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Charles Whitehouse; Decorated Pilot, CIA Official and Envoy

July 05, 2001|From The Washington Post

Charles S. Whitehouse, a decorated Marine Corps dive bomber pilot in World War II who later served overseas with the Central Intelligence Agency, and was ambassador to Laos and then Thailand in the early 1970s, has died. He was 79.

Whitehouse died of cancer June 25 at his home in Marshall, Va., here he had lived since 1979.

A critic of development encroaching around Marshall, Whitehouse--in what the former diplomat called the fight of his life--battled Walt Disney Co.'s attempt in the early 1990s to build a history theme park in Prince William County.

Whitehouse was born in Paris, the son of a career diplomat, and raised in Europe and South America. He served in the Navy and then in the Marine Corps. He was decorated with 21 Air Medals and seven Distinguished Flying Crosses.

He graduated from Yale University before coming to Washington and joining the CIA. He was posted to Congo, Turkey, Cambodia and Belgium before transferring to the State Department as a Foreign Service officer. He was then posted to South Africa.

Whitehouse returned to Washington in the 1960s and graduated from the National War College in 1966. He was posted to Guinea before being assigned in 1969 to South Vietnam as the diplomat in charge of the pacification program for the country's central region. Whitehouse directed aid and military activity against Communist forces.

He returned to Washington in 1971, serving as acting assistant secretary of State for East Asian affairs. He went back to Vietnam in 1972 to become deputy ambassador to Ellsworth Bunker.

When Bunker left in 1973, Whitehouse became ambassador to Laos and served there until becoming ambassador to Thailand in 1975. In that nation, he faced new difficulties, having to allay concerns over massive Cambodian and Laotian refugee camps and internal opposition to the U.S. military and intelligence presence in Thailand.

He returned to the United States and served in 1982 and 1983 as president of the American Foreign Service Assn. In 1988, he was appointed the first assistant secretary of Defense for special operations and low-density conflict, a post he held until 1989.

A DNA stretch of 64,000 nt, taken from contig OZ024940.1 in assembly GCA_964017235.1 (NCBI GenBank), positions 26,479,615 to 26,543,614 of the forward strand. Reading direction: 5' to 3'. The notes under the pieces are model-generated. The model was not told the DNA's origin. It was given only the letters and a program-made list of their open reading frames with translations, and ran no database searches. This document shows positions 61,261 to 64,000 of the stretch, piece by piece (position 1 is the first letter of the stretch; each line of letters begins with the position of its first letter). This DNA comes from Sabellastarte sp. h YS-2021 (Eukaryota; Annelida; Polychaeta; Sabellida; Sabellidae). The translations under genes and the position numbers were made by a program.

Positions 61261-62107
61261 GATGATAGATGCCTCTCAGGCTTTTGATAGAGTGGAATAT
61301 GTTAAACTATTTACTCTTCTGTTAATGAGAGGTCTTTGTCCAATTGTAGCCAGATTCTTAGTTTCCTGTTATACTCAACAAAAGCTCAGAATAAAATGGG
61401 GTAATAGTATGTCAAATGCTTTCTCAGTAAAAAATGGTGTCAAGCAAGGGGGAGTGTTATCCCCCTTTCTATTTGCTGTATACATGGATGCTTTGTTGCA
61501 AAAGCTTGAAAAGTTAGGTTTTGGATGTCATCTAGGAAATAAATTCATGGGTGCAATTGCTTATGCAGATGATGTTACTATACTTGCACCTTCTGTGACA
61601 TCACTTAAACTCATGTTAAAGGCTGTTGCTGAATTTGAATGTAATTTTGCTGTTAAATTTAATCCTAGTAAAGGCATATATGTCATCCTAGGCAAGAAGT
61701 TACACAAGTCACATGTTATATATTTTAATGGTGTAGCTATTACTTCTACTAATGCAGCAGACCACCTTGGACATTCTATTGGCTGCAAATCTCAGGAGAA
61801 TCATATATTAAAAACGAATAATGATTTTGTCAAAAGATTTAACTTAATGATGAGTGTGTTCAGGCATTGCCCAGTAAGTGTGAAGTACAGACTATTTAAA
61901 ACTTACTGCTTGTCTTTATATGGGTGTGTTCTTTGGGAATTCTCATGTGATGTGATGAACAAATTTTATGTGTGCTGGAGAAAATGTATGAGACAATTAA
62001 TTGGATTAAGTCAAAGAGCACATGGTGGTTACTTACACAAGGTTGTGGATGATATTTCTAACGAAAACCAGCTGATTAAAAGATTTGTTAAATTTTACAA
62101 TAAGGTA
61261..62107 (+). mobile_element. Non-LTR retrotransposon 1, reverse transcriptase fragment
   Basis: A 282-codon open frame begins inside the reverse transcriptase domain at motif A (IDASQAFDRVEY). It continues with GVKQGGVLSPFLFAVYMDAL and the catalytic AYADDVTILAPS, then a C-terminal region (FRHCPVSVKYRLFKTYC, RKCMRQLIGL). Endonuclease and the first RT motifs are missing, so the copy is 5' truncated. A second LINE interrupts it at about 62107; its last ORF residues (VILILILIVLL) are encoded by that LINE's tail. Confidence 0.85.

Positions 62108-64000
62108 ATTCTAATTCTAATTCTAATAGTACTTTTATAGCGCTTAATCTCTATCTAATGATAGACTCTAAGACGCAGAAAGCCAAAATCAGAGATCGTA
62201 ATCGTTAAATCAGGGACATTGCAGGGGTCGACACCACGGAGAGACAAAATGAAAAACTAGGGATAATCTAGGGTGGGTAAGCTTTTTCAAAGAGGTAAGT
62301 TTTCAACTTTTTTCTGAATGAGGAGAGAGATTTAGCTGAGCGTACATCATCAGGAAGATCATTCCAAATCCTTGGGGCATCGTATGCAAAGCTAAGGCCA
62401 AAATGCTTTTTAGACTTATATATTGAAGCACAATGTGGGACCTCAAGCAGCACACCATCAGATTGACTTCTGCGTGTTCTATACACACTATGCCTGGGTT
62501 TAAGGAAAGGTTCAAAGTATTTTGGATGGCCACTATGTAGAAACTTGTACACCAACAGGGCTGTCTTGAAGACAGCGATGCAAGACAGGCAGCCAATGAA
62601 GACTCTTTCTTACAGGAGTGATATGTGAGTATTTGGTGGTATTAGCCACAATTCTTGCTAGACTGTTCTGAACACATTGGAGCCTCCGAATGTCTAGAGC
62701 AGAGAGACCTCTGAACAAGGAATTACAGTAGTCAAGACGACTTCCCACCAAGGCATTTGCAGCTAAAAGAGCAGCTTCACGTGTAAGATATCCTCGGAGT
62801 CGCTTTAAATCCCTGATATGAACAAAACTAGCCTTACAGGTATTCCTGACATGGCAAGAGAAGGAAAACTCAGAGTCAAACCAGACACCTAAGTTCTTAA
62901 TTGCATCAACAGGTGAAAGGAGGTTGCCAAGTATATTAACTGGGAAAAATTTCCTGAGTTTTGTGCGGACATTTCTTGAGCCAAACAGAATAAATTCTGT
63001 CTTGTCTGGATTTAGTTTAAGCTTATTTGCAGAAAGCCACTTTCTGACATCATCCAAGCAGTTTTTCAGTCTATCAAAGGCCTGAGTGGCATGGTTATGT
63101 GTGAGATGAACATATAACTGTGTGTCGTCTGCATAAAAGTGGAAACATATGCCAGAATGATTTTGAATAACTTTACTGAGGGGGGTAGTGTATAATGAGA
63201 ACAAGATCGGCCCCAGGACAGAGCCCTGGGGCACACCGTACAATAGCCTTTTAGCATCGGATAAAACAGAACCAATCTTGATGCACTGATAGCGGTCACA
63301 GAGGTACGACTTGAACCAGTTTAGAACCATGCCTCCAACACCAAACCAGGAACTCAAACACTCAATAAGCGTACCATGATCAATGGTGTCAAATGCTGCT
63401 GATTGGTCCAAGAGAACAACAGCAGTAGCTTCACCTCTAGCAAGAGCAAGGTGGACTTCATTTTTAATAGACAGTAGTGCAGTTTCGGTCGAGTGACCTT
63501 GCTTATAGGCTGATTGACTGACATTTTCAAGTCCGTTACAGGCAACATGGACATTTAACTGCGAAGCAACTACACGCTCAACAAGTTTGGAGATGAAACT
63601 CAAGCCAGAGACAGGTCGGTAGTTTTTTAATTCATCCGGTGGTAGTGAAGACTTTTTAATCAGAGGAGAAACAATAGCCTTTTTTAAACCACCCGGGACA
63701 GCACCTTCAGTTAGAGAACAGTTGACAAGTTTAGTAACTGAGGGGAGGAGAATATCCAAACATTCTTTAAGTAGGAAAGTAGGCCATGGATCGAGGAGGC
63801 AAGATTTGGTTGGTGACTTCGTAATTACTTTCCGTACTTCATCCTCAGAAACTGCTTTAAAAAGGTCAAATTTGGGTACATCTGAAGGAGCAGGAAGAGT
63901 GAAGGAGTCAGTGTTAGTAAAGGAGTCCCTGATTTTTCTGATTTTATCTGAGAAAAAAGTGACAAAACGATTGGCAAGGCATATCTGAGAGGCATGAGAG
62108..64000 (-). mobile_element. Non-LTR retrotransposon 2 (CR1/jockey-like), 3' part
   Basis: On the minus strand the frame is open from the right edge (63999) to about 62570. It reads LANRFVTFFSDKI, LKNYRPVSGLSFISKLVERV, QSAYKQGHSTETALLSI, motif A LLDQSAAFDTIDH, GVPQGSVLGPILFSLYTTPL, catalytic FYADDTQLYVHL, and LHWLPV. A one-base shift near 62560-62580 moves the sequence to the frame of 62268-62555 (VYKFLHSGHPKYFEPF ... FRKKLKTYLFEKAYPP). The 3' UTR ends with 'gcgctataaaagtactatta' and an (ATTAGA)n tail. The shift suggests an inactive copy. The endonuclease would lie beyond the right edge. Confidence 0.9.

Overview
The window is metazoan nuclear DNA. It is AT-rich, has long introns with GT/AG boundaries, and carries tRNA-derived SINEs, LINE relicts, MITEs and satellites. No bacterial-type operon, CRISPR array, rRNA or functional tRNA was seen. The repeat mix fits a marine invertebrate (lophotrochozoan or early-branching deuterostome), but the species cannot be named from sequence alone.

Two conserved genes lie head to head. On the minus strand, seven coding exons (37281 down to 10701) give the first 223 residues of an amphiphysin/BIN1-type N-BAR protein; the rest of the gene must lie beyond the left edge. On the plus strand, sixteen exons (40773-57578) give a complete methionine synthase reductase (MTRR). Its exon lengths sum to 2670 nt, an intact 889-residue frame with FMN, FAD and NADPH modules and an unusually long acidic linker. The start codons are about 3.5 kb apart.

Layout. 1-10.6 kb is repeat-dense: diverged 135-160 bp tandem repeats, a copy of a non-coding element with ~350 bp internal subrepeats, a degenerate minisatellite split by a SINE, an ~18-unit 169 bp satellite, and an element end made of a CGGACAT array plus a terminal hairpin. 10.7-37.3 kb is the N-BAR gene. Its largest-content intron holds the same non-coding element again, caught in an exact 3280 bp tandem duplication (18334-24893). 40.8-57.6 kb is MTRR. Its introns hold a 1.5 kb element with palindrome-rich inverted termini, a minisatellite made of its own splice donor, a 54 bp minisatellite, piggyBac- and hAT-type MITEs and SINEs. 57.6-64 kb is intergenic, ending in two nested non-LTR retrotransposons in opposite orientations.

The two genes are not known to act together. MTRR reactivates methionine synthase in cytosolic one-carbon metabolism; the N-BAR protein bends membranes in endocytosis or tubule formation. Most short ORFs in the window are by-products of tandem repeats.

In 1993, the retired Whitehouse focused his attention on Disney's plans to develop 3,000 acres in Haymarket, Va. The development had the support of then-Virginia Gov. George Allen, legislators, Prince William County politicians and most of the Washington-area business establishment.

But Whitehouse, as chairman of the Warrenton, Va.-based Piedmont Environmental Council, helped muster a coalition of historians, public officials, landowners and other residents to thwart the Disney project. They railed against the threat to the local infrastructure and, perhaps ironically, to local historic sites.

Throughout the debate, the tall and regal-looking Whitehouse had to deflect charges that he was part of an elitist group trying to preserve a patrician way of life for the wealthy few. He noted the large outpouring of support from the rest of the community. In the face of snowballing bad publicity, Disney dropped its plans in 1994, and the tract later became a residential development.

Survivors include his wife of 16 years, Janet Grayson Whitehouse of Marshall; three children from his first marriage, which ended in divorce, Rhode Island Atty. Gen. Sheldon Whitehouse of Providence, Charles of New York and Sarah Whitehouse Atkins of Washington; three stepchildren; and 10 grandchildren.

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